NMC Library

Know your price : valuing black lives and property in America's black cities / Andre M. Perry.

By: Perry, Andre MPublisher: Washington, D.C. : Brookings Institution Press, [2020]Description: xii, 251 pages ; 24 cmContent type: text Media type: unmediated Carrier type: volumeISBN: 9780815737278; 0815737270Other title: Valuing black lives and property in America's black citiesSubject(s): Urban African Americans -- Economic conditions | Urban African Americans -- Social conditions | Valuation -- United States | United States -- Race relations | United States -- Social conditions -- 1945-Additional physical formats: Online version:: Know your price.LOC classification: E185.8 | .P43 2020
Contents:
Introduction: The asset of home -- Who runs the city -- A father forged in Detroit -- Buy back the block -- A different kind of school -- The apologies we owe to students and teachers -- Having babies like white people -- For the sake of America, elect a black woman president -- "This city will be chocolate at the end of the day."
Summary: "The deliberate devaluation of Blacks and their communities-stemming from America's centuries-old history of slavery, racism, and other state-sanctioned policies like redlining-have tangible, far-reaching, and negative economic and social impacts. Rejecting policies shaped by flawed perspectives, this book gives fresh insights on these impacts and provides a new value paradigm to limit them. Noted educator, journalist, and scholar Andre Perry takes readers on a guided tour of five Black-majority cities whose assets and strengths are undervalued. Perry begins the tour in his hometown of Wilkinsburg, a small city east of Pittsburgh that, unlike its much larger neighbor, is struggling and failing to attract new jobs and industry. Perry gives an overview of Black-majority cities and spotlights four that he has a deep connection to-Detroit, New Orleans, Birmingham, and Washington, D.C.-providing an intimate look at the assets residents should demand greater value from. The book demonstrates through rigorous research and analysis the worth of Black people's intrinsic strengths, real property, and traditional institutions. All of these assets are means of empowerment, as Perry argues for shifting away from simplified notions of equality and moving toward maximizing equity"-- Provided by publisher.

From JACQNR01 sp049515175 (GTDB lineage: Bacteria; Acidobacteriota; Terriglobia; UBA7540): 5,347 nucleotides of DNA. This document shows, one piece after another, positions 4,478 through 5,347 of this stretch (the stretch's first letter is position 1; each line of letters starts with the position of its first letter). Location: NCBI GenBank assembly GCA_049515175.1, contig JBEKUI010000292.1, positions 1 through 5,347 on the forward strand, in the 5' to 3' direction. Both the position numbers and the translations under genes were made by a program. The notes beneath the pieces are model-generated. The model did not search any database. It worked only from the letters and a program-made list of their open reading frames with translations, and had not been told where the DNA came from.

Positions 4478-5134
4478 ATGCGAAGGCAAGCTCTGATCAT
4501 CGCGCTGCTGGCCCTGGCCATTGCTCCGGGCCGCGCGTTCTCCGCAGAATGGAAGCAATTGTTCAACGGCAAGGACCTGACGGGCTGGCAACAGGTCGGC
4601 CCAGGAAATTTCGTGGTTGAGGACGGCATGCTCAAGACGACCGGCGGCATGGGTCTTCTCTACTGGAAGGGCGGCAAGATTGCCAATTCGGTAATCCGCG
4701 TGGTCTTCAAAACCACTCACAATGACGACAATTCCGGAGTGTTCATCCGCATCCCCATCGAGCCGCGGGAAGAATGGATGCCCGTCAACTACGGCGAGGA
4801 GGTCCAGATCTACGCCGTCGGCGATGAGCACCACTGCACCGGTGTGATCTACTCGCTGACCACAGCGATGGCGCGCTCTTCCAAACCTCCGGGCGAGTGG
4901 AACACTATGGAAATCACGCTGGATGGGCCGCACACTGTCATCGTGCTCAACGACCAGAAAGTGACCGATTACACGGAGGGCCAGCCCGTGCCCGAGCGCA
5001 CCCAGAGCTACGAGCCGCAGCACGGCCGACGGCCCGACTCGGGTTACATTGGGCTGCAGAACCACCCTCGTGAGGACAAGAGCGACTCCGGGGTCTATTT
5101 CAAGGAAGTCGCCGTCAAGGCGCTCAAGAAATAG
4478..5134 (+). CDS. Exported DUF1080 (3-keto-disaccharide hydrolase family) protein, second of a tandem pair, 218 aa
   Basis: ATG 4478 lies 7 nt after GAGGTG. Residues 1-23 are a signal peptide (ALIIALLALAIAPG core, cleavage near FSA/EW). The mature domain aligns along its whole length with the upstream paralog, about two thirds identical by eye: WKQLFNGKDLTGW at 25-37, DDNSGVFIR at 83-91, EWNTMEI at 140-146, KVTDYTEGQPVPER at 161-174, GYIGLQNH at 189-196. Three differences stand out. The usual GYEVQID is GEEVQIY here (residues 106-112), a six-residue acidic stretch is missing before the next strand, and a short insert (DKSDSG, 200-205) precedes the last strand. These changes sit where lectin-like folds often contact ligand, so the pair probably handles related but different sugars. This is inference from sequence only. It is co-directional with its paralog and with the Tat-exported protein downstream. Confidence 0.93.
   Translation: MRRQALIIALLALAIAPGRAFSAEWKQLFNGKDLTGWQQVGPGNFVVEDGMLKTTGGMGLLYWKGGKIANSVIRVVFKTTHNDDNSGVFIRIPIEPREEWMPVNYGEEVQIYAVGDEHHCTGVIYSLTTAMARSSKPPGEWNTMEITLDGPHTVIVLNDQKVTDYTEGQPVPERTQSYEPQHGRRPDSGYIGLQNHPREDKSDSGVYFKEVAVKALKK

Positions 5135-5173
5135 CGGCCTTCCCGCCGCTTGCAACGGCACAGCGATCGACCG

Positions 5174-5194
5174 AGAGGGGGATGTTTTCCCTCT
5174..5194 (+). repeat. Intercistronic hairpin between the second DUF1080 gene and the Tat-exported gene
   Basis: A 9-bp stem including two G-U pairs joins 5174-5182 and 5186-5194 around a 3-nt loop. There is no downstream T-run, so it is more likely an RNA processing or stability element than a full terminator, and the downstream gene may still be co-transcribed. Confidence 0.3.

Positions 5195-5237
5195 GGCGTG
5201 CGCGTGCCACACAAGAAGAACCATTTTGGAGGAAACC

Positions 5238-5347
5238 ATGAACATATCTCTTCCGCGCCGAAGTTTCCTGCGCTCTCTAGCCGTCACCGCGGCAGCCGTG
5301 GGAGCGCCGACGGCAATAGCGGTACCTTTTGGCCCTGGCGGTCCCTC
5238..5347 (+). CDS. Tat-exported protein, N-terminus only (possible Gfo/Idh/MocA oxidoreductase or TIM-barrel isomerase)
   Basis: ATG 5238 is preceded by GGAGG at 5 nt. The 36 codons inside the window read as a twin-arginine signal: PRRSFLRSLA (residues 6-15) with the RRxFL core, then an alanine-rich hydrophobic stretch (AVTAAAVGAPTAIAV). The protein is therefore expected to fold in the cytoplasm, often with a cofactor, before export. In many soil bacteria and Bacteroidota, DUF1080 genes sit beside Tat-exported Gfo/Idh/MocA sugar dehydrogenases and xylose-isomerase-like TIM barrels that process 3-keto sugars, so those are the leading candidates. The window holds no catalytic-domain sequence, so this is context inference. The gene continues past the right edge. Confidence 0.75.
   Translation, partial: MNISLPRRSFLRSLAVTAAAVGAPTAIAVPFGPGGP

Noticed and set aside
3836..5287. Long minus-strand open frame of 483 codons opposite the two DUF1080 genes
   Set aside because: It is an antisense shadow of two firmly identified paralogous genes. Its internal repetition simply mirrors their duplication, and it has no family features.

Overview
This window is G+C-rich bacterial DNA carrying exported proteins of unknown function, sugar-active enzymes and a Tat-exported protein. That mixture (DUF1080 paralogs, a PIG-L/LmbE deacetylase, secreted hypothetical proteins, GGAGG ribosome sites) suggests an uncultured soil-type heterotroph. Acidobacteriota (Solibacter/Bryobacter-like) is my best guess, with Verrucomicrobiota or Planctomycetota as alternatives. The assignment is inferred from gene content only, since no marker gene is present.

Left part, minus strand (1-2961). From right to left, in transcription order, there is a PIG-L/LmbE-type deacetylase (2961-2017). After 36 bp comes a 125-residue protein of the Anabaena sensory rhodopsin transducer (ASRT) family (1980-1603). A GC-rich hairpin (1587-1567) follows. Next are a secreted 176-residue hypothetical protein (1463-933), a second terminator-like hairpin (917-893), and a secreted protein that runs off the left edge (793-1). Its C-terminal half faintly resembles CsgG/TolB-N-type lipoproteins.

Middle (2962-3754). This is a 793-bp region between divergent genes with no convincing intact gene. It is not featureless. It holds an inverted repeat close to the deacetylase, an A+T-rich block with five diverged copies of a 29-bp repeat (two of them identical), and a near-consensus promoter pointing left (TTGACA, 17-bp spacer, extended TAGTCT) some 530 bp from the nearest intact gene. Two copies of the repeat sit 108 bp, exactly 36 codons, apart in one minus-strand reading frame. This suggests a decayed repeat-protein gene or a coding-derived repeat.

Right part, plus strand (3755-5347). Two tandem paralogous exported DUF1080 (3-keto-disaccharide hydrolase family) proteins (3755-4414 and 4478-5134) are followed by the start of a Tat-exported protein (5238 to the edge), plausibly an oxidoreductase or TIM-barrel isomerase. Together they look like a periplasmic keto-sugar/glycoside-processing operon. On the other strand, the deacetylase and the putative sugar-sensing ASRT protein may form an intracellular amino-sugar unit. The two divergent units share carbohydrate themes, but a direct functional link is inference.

List(s) this item appears in: Antiracism
Item type Current library Shelving location Call number Copy number Status Date due Barcode
New Book New Book NMC Library
New Book Shelf E185.8 .P43 2020 (Browse shelf (Opens below)) 1 Available 33039001460897

Includes bibliographical references and index.

Introduction: The asset of home -- Who runs the city -- A father forged in Detroit -- Buy back the block -- A different kind of school -- The apologies we owe to students and teachers -- Having babies like white people -- For the sake of America, elect a black woman president -- "This city will be chocolate at the end of the day."

"The deliberate devaluation of Blacks and their communities-stemming from America's centuries-old history of slavery, racism, and other state-sanctioned policies like redlining-have tangible, far-reaching, and negative economic and social impacts. Rejecting policies shaped by flawed perspectives, this book gives fresh insights on these impacts and provides a new value paradigm to limit them. Noted educator, journalist, and scholar Andre Perry takes readers on a guided tour of five Black-majority cities whose assets and strengths are undervalued. Perry begins the tour in his hometown of Wilkinsburg, a small city east of Pittsburgh that, unlike its much larger neighbor, is struggling and failing to attract new jobs and industry. Perry gives an overview of Black-majority cities and spotlights four that he has a deep connection to-Detroit, New Orleans, Birmingham, and Washington, D.C.-providing an intimate look at the assets residents should demand greater value from. The book demonstrates through rigorous research and analysis the worth of Black people's intrinsic strengths, real property, and traditional institutions. All of these assets are means of empowerment, as Perry argues for shifting away from simplified notions of equality and moving toward maximizing equity"-- Provided by publisher.

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